To reduce the risk of hyponatremia, the label says that older patients should take the lower dose.
In the clinical trials, 11% of patients developed mild hyponatremia, and 1% had a severe case.1,2 These patients were examined every other week. Clinicians that prescribe Noctiva will need to monitor patients to diagnose hyponatremia before it can cause long-term harm. Monitoring will be even more important for patients who also take drugs that cause water retention or also have a risk for low blood sodium. Common drugs with those side effects include some types of antidepressants and seizure medications, opioids, and non-steroidal anti-inflammatories.
More common side effects of Noctiva are nasal discomfort, colds, congestion, sneezing, raised blood pressure, back pain, nosebleeds, bronchitis and dizziness.
A major shortcoming is that the clinical trials excluded patients with many of the conditions that can cause nocturia. Patients with these conditions may have more side effects, different side effects, or even less benefit from the drug.
The studies did not look at whether Noctiva affected the underlying conditions. It might possibly make these conditions worse.
The drug label warns that patients with congestive heart failure or uncontrolled hypertension should not use Noctiva. It also warns that nasal conditions can increase the amount of drug that is absorbed into the body, which increases risk for hyponatremia.
What is Noctiva Made of?
Noctiva contains desmopressin. Other medications also use desmopressin to treat problems due to too much urine. The FDA approved the first medication containing desmopressin in 1978. Some clinicians prescribe these other products with desmopressin “off-label” for nocturia. “Off label” means these other drugs were not approved for nighttime urination. Since they are available as generic drugs, they will likely be considerably less expensive than Noctiva.
Noctiva has a lower dose of desmopressin than these other products.1,2 However, Noctiva also contains another drug to help the body absorb more desmopressin, which results in your body using a “higher dose.” As a result, it might be similar to these other drugs already on the market.
Before starting Noctiva, clinicians should try to identify other causes for these symptoms. They should find out if a patient produces too much urine at night by collecting urine samples over 24 hours. Treating the cause of the symptoms will often be more effective than taking a drug like desmopressin.
Noctiva is the first drug that FDA has approved for frequent nighttime urination. Unfortunately, the low dose (0.83 mcg) probably is not effective enough to feel beneficial and the high dose (1.66 mcg) can cause serious side effects.
It is often not a good idea to treat symptoms instead of diseases. For example, clinicians could prescribe a drug like Noctiva without considering why the patient has symptoms. This could delay diagnosis of a disease that is causing the symptoms.
Instead of Noctiva, it would be more effective to treat the cause of nighttime urination. Patients should talk to their doctors to consider possible causes before considering Noctiva.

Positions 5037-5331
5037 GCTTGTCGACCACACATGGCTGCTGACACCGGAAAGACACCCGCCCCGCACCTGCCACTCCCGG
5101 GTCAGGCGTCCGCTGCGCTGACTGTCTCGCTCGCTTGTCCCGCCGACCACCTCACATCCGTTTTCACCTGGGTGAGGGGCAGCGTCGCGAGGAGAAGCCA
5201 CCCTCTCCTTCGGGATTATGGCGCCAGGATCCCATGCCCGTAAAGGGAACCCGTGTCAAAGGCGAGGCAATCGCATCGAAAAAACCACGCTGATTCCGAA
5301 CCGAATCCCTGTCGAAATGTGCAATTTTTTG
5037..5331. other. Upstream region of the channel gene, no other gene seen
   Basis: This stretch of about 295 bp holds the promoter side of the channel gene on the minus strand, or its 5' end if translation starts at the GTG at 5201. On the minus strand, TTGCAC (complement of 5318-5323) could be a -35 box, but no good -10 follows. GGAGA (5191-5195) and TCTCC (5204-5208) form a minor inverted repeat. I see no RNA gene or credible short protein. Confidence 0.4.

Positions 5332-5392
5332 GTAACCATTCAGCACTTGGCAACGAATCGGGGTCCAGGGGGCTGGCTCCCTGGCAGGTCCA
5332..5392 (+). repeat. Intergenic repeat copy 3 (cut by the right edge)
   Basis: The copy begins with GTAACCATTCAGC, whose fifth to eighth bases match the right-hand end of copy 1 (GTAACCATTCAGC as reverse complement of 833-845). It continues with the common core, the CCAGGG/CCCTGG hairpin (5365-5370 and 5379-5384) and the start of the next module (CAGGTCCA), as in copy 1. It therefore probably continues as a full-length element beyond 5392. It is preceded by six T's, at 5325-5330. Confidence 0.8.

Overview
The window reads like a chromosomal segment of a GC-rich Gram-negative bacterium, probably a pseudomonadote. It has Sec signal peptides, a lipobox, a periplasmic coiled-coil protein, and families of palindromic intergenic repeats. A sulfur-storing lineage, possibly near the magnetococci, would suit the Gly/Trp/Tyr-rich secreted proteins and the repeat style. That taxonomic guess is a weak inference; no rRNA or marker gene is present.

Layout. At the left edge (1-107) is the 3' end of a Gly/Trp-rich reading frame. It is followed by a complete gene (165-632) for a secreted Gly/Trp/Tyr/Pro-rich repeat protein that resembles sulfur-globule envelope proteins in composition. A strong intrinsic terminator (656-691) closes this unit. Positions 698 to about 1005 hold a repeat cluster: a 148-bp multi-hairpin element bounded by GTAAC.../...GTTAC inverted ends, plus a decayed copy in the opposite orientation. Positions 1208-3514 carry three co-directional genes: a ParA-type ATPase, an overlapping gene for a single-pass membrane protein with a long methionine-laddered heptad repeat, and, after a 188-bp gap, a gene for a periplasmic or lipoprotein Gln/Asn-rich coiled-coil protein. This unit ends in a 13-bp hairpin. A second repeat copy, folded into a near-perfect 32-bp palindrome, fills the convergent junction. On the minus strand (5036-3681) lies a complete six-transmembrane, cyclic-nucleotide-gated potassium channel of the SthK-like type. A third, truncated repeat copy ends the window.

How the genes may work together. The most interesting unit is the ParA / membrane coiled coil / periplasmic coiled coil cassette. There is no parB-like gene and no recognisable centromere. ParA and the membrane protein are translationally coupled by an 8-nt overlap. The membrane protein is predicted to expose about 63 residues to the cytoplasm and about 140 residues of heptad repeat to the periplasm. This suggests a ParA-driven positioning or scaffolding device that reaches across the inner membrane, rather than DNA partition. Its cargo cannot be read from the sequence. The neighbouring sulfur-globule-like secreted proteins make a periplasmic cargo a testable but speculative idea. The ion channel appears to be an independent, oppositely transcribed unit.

Do the benefits of Noctiva outweigh the risks for most patients? Since the benefits are small and the risks can be serious, Noctiva is probably not the best solution for most patients. Some patients may benefit from it without any harmful side effects, but the research doesn’t help us predict who those patients would be.
Some public health experts question why this common issue of nighttime urination was given the medical label “nocturia.” They point out that the “medicalization” of common problems (another good example is “restless leg syndrome”) inevitably results in drugs with limited benefits being widely advertised and sold to thousands of patients who were persuaded that they had a disease. Nighttime urination is certainly a problem for many people. However, how is it helpful to patients to make up a Latin-sounding term to describe it?
- Food and Drug Administration. FDA briefing document: Bone, Reproductive and Urologic Drugs Advisory Committee (BRUDAC). Silver Spring, MD: US Food and Drug Administration; 2016. https://www.fda.gov/downloads/AdvisoryCommittees/CommitteesMeetingMaterials/Drugs/ReproductiveHealthDrugsAdvisoryCommittee/UCM525329.pdf.
- Serenity Pharmaceuticals, LLC. SER120 Nasal spray advisory committee briefing document. Serenity; 2016. https://www.fda.gov/downloads/AdvisoryCommittees/CommitteesMeetingMaterials/Drugs/ReproductiveHealthDrugsAdvisoryCommittee/UCM525331.pdf.
- Kobashi K, Brucker BM, Yang A, Francis L, Newman DK. Extended first uninterrupted sleep period for older adults following treatment with AV002, an emulsified microdose vasopressin Analog. Presented at International Continence Society; August 29, 2018; Philadelphia, PA. https://www.ics.org/2018/abstract/7.
- Campeau L, Yang A, Francis L, Newman DK. Rapid Nocturia efficacy of AV002, an emulsified microdose vasopressin analog. Presented at International Continence Society; August 29, 2018; Philadelphia, PA. https://www.ics.org/2018/abstract/18.
- Noctiva [Labeling]. Milford, PA: Serenity; 2017. https://www.accessdata.fda.gov/drugsatfda_docs/label/2017/201656lbl.pdf.